Safe and Sound

ELM RIVER

Kindred, ND
5
Star Rating
Started in 1954, ELM RIVER is an NCUA-insured credit union headquartered in Kindred, ND. Regulatory filings show the credit union having assets of $22.3 million, as of June 30, 2017.

With 6 full-time employees, the credit union currently holds loans and leases worth $18.7 million. ELM RIVER's 1,471 members currently have $18.5 million in shares with the credit union.

Overall, Bankrate believes that, as of June 30, 2017, ELM RIVER exhibited a superior condition, earning a full 5 stars for safety and soundness. Keep reading for an analysis of how the credit union did on the three major criteria Bankrate used to grade American credit unions on safety and soundness.

WHAT IS
SAFE AND SOUND?

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THE INSTITUTION'S SCORE

Capital Score

Capital is a valuable measurement of a credit union's financial fortitude. It acts as a cushion against losses and affords protection for members during times of economic trouble for the credit union. From a safety and soundness perspective, more capital is better.

On our test to measure the adequacy of a credit union's capital, ELM RIVER racked up 24 out of a possible 30 points, beating out the national average of 15.26.

ELM RIVER had a capitalization ratio of 16.00 percent in our test, better than the average for all credit unions, an indication that it's on more solid financial footing than its peers.

Asset Quality Score

In this test, Bankrate tries to determine the impact of problem assets, such as past-due mortgages, on the credit union's reserves set aside to cover loan losses, as well as overall capitalization.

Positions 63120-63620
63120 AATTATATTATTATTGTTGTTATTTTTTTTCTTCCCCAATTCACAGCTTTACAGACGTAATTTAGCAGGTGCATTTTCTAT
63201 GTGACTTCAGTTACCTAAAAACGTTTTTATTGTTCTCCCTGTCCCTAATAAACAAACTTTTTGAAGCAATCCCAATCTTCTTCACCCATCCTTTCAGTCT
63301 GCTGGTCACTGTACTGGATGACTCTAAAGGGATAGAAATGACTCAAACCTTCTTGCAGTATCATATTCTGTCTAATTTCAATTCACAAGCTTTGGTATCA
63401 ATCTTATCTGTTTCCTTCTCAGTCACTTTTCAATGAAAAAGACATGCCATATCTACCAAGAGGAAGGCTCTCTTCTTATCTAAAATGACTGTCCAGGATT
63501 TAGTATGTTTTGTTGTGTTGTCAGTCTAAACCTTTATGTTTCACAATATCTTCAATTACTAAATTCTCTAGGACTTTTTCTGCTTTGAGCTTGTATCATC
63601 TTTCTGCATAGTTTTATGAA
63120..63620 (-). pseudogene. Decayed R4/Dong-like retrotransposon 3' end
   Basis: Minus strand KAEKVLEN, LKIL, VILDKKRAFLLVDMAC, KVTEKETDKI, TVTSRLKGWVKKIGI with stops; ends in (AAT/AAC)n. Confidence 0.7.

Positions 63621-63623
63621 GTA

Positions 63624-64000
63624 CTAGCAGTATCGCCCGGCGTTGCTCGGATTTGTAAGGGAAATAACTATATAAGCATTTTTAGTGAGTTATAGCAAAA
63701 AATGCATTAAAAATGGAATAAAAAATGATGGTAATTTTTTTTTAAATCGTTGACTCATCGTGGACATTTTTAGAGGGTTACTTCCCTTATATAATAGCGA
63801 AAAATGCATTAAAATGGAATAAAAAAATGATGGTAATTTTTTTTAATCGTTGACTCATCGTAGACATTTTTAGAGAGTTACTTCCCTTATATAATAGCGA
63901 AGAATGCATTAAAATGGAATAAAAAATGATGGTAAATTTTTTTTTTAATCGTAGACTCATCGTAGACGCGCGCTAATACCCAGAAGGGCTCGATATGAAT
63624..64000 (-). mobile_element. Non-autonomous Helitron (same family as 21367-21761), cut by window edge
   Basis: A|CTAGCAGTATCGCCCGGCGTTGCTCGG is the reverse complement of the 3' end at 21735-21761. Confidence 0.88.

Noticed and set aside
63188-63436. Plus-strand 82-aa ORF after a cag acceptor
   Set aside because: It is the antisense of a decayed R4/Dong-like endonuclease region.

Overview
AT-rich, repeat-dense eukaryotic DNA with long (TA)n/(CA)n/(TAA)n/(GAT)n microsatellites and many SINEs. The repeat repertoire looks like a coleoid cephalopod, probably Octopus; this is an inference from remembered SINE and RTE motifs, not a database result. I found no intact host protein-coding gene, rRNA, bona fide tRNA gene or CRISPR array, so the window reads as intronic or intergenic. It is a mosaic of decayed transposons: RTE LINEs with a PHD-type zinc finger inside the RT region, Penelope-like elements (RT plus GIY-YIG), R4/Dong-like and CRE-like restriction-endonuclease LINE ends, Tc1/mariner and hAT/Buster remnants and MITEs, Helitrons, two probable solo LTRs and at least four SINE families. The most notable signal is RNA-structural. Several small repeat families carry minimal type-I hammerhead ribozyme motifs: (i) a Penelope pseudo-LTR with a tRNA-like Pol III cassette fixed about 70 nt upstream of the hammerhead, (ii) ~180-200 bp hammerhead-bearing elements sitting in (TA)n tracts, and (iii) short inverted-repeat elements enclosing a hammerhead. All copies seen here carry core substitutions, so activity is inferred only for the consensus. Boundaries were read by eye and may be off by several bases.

Having extensive holdings of these kinds of assets may eventually force a credit union to use capital to cover losses, cutting down on its buffer of equity. Many of those assets are also likely to be in non-accrual status and no longer earning interest for the credit union, resulting in depressed earnings and potentially more risk of a failure in the future.

ELM RIVER scored 40 out of a possible 40 points on Bankrate's asset quality test, exceeding the national average of 38.15.

Troubled assets made up 1.00 percent of the credit union's total assets in our test, lower than the national average and suggestive of greater financial strength than other credit unions.

Earnings score

A credit union's ability to earn money has an effect on its long-term survivability. A credit union can retain its earnings, boosting its capital buffer, or put them to work addressing problematic loans, potentially making the credit union better prepared to withstand financial shocks. Obviously, credit unions that are losing money have less ability to do those things.

On Bankrate's test of earnings, ELM RIVER scored 16 out of a possible 30, above the national average of 10.31.

One indication that ELM RIVER is beating its peers in this area was its earnings ratio of 8.00 percent in our test, higher than the average for all credit unions.








WHAT IS SAFE & SOUND?

Bankrate.com's Safe & Sound Ratings provide a star rating system to evaluate the current financial status of financial institutions. The information gathered about banks, credit unions and thrifts is updated as set forth in the Terms of Use of Safe & Sound Ratings and Reports. The Safe & Sound Ratings information is grouped by categories of banks, thrifts and credit unions.

Scoring methodology

Bankrate.com evaluates the financial condition of institutions and assigns a one- to five-star rating for each with five stars representing the highest rating. Institutions with satisfactory performance will generally receive a rating of three or more stars. The majority of institutions fall into the three- to four-star range. An institution with an "NR" rating may be too new to rate or may have limited the publicly available information in their regulatory filings. The "NR" is not an indication of financial strength or weakness. The Safe & Sound rating is believed to be reliable, but the information is not guaranteed. In addition, events since the information was collected may have altered the institution's financial condition.